Today I received a Happy Anniversary wish from Peak Design. No, this has nothing to do with wedding bells—apparently it’s the anniversary of one of my purchases of meticulously engineered Peak Design photo products. Naturally, they expressed their hope that I’m “…still loving it…” Then they boldly stated, “But if that’s not the case, let’s do something about it.” Now, THAT got my attention!
Let’s back up a sec. It’s no secret that I’ve enjoyed using and sharing enthusiasm about Peak Design gear every since I reviewed one of their very early efforts, the CapturePRO Camera Clip way back in September of 2013, nearly 10 years ago. You can read that review here.
The Peak Design Anchor Links system for attaching camera straps is simple and excellent. Freely switch from neck to wrist straps without the tedious rigamarole that conventional straps require.
Since then I’ve used and reviewed Peak Design camera straps, travel and camera backpacks, field pouches, sling bags, travel tripod (read review here) and later models of the camera clip. The usefulness of their Anchor Links system of attaching straps to cameras is unparalleled in the industry, in my opinion.
The Peak Design Travel Tripod, available in carbon fiber or aluminum, is scarcely longer than a footlong frankfurter and much more durable.
And like many others I’ve marveled at Peak Design’s ability to generate millions of dollars in pledges via crowdfunding. In fact, the Peak Design Travel Tripod attracted 27,168 backers who pledged $12,143,435 to help bring that project to life. You can verify these numbers on Kickstarter’s website.
The Peak Design Everyday Backpack Tote and Sling trio won the hearts of 26,359 backers to the tune of $6,565,782 in pledges. And their not-just-for-photo Travel Backpack and Packing Tools received $5,206,611 from a total of 13,752 backers.
Peak Design Everyday Sling is my personal favorite bag when grabbing a camera body and a couple lenses for a quick trip to a shooting location. Available in 3L, 6L and 10L sizes, prices start around $89.
My go-to bag for business, the Peak Design Everyday Messenger bag, was recognized in 2020 as “Kickstarter’s most funded bag ever. Beautiful, intelligent and adaptable, The Everyday Messenger is a giant leap for bag-kind.” At that point in time, Kickstarter’s proclamation was based on 17,029 backers who pledged $4,869,472.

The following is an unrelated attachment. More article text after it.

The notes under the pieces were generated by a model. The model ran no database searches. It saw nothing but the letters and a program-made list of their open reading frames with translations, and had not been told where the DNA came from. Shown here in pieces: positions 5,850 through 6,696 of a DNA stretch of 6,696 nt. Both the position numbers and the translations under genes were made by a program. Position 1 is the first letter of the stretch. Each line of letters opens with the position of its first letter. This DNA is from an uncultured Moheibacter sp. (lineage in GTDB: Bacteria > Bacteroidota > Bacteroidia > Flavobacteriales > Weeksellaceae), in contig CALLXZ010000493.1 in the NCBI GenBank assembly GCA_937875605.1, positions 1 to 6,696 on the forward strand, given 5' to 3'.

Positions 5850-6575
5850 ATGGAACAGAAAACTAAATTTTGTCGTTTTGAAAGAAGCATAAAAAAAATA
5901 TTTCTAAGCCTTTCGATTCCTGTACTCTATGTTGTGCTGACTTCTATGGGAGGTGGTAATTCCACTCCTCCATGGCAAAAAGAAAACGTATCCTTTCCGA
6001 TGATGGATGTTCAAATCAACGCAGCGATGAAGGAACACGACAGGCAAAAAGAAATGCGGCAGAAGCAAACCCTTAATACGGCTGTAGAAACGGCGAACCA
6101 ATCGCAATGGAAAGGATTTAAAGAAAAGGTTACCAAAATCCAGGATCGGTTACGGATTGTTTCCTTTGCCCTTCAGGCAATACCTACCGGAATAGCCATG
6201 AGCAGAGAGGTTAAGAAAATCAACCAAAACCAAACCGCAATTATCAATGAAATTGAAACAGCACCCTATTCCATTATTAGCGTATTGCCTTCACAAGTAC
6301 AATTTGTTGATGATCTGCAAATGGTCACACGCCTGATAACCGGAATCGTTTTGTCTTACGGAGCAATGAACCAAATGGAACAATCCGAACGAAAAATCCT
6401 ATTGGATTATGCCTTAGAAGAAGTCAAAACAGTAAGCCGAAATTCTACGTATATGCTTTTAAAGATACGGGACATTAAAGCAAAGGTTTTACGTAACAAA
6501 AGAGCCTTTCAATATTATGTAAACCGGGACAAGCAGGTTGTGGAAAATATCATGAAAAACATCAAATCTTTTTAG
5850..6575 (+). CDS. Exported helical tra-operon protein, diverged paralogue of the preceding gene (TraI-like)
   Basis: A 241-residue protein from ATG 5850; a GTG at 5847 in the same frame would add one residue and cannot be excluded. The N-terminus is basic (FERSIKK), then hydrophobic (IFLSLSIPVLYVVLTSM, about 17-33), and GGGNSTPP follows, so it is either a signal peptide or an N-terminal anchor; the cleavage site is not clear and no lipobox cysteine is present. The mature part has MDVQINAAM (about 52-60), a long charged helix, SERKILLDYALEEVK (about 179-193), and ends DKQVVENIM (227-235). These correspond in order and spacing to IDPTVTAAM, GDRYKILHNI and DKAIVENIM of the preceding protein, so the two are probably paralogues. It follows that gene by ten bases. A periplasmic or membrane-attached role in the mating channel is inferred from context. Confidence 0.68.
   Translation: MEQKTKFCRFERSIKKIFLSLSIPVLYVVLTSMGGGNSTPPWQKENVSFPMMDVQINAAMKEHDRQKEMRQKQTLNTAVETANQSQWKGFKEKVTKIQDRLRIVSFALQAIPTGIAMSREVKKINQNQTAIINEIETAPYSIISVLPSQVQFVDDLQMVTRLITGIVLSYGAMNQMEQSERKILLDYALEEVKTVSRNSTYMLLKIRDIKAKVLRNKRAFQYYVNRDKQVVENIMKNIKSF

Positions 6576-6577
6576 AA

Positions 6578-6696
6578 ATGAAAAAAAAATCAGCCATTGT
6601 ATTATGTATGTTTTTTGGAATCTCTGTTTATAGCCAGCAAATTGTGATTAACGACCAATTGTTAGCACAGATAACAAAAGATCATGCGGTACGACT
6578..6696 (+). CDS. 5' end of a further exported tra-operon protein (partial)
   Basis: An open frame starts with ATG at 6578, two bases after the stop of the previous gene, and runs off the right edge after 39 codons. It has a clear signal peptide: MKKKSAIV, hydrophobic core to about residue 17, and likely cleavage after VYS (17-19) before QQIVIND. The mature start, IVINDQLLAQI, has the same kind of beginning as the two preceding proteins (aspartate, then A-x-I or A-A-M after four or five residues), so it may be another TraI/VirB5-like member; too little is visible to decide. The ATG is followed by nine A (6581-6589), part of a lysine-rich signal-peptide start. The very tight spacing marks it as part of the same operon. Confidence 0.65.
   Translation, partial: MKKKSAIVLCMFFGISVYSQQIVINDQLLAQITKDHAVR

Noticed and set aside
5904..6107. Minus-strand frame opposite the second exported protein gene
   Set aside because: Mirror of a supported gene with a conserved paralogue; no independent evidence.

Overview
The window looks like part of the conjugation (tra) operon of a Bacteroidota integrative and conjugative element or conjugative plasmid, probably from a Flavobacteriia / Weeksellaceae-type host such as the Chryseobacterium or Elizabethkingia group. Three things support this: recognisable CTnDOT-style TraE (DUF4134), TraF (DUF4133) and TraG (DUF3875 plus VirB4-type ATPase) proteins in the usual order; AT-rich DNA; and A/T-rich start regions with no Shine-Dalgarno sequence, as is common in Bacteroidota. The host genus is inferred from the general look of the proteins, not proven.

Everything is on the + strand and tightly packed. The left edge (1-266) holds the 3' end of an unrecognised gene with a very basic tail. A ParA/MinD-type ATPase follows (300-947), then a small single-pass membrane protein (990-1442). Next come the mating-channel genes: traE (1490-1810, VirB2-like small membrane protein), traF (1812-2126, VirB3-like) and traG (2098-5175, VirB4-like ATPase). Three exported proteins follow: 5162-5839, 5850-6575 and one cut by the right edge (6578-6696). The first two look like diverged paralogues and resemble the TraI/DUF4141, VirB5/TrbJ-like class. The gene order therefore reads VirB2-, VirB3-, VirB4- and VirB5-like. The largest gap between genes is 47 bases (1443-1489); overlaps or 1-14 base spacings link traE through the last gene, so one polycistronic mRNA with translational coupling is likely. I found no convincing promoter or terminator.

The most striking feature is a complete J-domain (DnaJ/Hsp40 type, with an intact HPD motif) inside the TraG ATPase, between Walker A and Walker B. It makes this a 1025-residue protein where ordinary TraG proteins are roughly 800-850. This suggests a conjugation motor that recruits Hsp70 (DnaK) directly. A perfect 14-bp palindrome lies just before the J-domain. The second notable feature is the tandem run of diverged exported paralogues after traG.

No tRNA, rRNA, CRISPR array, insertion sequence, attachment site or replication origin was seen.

The fact that Peak Design secured $28,000,000 in pledges on a handful of items clearly indicates the faith that the photographic community has in the merits and utility of Peak Design photo products.
A peek inside a Peak Design photo backpack.
Back to Their Offer
As a first step, Peak Design rightfully suggested, “If usability issues are preventing you from enjoying your gear, our insanely in-depth YouTube instructionals might help. If not, reply to this email…we’re always here to help.”
The paths to remedy dissatisfaction continued; the real kicker followed that offer. “Otherwise, if you’ve outgrown the need for your gear, consider selling it on the Peak Design Marketplace. It’s the fastest, easiest way to sell (and buy) used Peak Design products. Instantly give your gear a new life, and get PD store credit (or straight up cash) in the process.”
And they emphasized this deal sweetener: “Plus, used gear bought and sold on the Marketplace is guaranteed for life, just like the new stuff.”
Prices on Used Peak Design Products
Is there money to be saved? Yup. For example, their price for a secondhand Peak Design Everyday Backpack as I write this is $250 vs the price of new generally seen around $299. Prices and availability change frequently, and their retail site in in beta, but clearly some bargains can be found—used bargains with the same lifetime limited warranty as new.
Possibly the greatest contribution Peak Design has made to the working pro photographer is their system of FlexFold dividers. Most camera bags come with a set of rectangular pads of limited use that are so well attached that it takes two hours of intense tugging to reposition them. The Peak Design FlexFold dividers are like pre-folded Japanese origami and can be easily transformed to protect whatever you’re carrying.
Why is this such a big deal?
It’s called customer involvement. Peak Design’s commitment doesn’t end once you’ve clicked the BUY button.
Is it just me, or does it strike you that way too many companies consider consumer interactions as closed, one-time transactions? You find a product online, you buy it, it works, you keep it. Period. Tech support is too often provided in the form of online chat or FAQs.
The Peak Design Tech Pouch. You need this.
“Please wait…an attendant will assist you.”
Even at the grocery store, you fill your basket, price scan the items by yourself, bag the stuff and speak to no one. The only time you encounter an employee is when the checkout station malfunctions or thinks you’re trying to slick-finger a bag of Vidalia onions.
Based on their actions and not some puffy Mission Statement, Peak Design maintains interest in you and the products you purchase from them, and they want to make absolutely sure you are using the equipment and continue to be pleased with its performance. No consumer can ask for more than that.